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Train travel in Switzerland is as easy as 1-2-3 and just as fast. After all, the country is only 135 miles bottom to top and 220 miles long. A Swiss Travel Pass covers travel on most trains, buses and even boats—and, yes, they run in punctual Swiss style! To get a good sense of the diversity of this tiny country, hop aboard a train in Zurich and head to any, or all, of these charming Swiss destinations.

RELATED: 8 great boozy train tours

Spiez on Lake Thun (1 hr, 30 mins)

Spiez is a small city located in the Bernese Alps on the shores of Lake Thun. The Hotel Eden Spiez with its central location and massive buffet breakfast is the perfect choice for an overnight stay. Get settled in, then strike out via foot to explore. Like all Swiss towns, Spiez is filled with history. Just down the street, visit a 1,000-year-old church and tour the furnished living quarters of the Spiez Castle, dating from the 13th–18th centuries.

View of Spiez Castle on Lake Thun

View of Spiez Castle on Lake Thun | Photo courtesy of Kate Robertson

At the pier, hop aboard the ferry (covered by your Swiss Travel Pass), for a 12-minute ride to Faulensee. From here, stroll back to Spiez on the Lake Promenade Trail. Make sure your phone has lots of available storage for photos—the views of the Alps across the shimmering, blue lake are stunning.

For a unique experience, head to the nearby St. Beautus caves, an extraordinary geological site where you will enter the mountain to see million-year-old stalactites and stalagmites in tunnels, caves and enormous underground halls. Rumor has it a monk called St. Beautus lived here in 100 AD—after slaying the dragon who already lived there, of course.

Back at the Hotel Eden Spiez, enjoy a spa experience, complete with an outdoor saltwater bath (the only one in Switzerland), salt cave, saunas and steam baths, before calling it a night.


Lausanne on Lake Geneva (2 hrs, 8 mins)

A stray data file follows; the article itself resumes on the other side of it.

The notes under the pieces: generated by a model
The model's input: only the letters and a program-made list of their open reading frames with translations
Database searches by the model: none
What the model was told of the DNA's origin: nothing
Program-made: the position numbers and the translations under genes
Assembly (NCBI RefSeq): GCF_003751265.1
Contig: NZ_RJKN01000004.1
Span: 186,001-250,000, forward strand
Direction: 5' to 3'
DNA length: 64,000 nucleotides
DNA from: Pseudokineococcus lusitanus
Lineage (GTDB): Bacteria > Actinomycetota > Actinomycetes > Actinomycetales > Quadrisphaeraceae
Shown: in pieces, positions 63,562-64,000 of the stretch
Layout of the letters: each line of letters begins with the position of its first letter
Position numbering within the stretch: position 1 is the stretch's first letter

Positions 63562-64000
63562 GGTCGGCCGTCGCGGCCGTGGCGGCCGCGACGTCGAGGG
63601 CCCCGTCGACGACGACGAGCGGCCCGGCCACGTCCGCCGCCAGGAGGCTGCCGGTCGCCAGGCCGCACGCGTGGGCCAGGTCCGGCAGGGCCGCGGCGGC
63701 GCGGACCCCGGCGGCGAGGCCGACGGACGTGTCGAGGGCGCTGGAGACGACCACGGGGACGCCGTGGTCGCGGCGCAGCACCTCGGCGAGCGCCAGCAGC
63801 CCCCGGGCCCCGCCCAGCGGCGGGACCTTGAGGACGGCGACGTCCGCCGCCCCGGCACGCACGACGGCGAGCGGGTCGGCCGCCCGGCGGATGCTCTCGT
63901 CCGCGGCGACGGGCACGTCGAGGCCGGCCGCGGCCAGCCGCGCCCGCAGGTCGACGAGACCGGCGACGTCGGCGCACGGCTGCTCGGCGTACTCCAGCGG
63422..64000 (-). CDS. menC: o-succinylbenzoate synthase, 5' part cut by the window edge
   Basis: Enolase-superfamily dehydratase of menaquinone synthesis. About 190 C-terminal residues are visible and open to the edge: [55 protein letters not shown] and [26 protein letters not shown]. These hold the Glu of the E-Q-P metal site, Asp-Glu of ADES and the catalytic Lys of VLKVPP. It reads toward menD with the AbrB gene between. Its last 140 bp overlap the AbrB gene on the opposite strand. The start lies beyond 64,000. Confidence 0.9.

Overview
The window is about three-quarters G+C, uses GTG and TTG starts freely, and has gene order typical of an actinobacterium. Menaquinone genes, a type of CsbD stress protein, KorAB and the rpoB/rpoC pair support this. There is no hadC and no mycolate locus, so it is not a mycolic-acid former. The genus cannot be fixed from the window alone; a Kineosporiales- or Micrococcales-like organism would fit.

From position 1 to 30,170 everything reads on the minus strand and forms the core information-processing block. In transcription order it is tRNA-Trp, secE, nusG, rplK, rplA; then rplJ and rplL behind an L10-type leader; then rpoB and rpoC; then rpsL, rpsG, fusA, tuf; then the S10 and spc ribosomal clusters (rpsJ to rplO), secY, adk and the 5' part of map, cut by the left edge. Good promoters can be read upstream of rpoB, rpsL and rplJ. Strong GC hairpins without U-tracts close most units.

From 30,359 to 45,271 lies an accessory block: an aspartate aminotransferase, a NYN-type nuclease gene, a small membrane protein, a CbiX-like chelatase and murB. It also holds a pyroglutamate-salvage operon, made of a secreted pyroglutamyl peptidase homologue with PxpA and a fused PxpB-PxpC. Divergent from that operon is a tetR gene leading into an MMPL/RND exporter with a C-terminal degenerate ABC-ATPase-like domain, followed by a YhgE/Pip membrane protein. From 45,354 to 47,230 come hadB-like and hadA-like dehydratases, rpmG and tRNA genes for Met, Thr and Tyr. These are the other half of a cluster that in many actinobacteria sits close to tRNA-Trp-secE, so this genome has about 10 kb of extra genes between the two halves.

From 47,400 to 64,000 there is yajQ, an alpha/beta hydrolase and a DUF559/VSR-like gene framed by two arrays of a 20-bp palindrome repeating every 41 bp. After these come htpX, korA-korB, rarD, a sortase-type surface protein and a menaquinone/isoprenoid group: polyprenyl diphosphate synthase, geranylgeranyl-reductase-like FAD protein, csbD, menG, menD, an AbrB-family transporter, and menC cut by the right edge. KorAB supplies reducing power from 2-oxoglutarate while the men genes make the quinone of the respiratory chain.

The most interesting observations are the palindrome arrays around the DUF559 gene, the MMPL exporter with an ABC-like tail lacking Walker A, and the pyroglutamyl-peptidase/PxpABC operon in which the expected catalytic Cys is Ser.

Located on the shores of Lake Geneva, this beautiful old French-Swiss city was settled early on by the Romans. Visit the 12-century gothic Lausanne Cathedral (there’s still a night watchman who climbs the tower to shout out the hour from 10pm to 2am—how cool is that?), then continue to wander street after street of old red-roofed buildings and fine manor houses, to easily see why the city has long-attracted tourists and artists. But there’s an exciting new side to Lausanne as well, as you will see when you visit the innovative art galleries, cafes and nightclubs in the revitalized industrial district, Quartier du Flon.

Lausanne Cathedral

Lausanne Cathedral | Photo courtesy of Kate Robertson

To experience the ultimate sunset, book a dinner cruise on one of Compagnie Generale de Navigation’s refurbished steam boats. On-board, sip a cold glass of delicate Chasselas white wine, a specialty of the region, as you tour along the shoreline past cute villages, farmhouses and the endless vineyards of Lavaux (yes, the place that Prince sang about).

Chaplin's World

Chaplin’s World | Photo courtesy of Kate Robertson

Even if you’re not particularly an old-film buff, Chaplin’s World, just a few minutes away by train in Vevey, is worth a visit. Here you can explore the screen star’s family home and visit the museum that features his life’s works, including Hollywood-style studio sets.